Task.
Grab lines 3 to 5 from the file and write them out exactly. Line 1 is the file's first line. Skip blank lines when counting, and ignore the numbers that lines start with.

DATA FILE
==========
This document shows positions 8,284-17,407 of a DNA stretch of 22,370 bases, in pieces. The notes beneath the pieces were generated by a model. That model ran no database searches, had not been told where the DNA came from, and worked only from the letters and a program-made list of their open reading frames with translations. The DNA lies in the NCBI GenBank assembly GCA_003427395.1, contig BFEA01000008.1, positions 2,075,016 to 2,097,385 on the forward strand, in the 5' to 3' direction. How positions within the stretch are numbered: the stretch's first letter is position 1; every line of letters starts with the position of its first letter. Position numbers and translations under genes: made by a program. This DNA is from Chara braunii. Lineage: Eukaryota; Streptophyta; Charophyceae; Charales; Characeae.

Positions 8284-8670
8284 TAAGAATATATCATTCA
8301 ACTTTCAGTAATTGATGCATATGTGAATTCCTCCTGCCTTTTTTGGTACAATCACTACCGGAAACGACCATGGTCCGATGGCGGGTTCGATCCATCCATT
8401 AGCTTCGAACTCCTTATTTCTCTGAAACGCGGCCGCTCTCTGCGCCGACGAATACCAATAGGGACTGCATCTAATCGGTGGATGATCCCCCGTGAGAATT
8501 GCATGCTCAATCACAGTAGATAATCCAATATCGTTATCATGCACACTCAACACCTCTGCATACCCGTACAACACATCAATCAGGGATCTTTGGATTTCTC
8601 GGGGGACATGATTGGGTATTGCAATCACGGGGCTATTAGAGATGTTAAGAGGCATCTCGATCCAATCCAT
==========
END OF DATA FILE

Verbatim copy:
8284 TAAGAATATATCATTCA
8301 ACTTTCAGTAATTGATGCATATGTGAATTCCTCCTGCCTTTTTTGGTACAATCACTACCGGAAACGACCATGGTCCGATGGCGGGTTCGATCCATCCATT
8401 AGCTTCGAACTCCTTATTTCTCTGAAACGCGGCCGCTCTCTGCGCCGACGAATACCAATAGGGACTGCATCTAATCGGTGGATGATCCCCCGTGAGAATT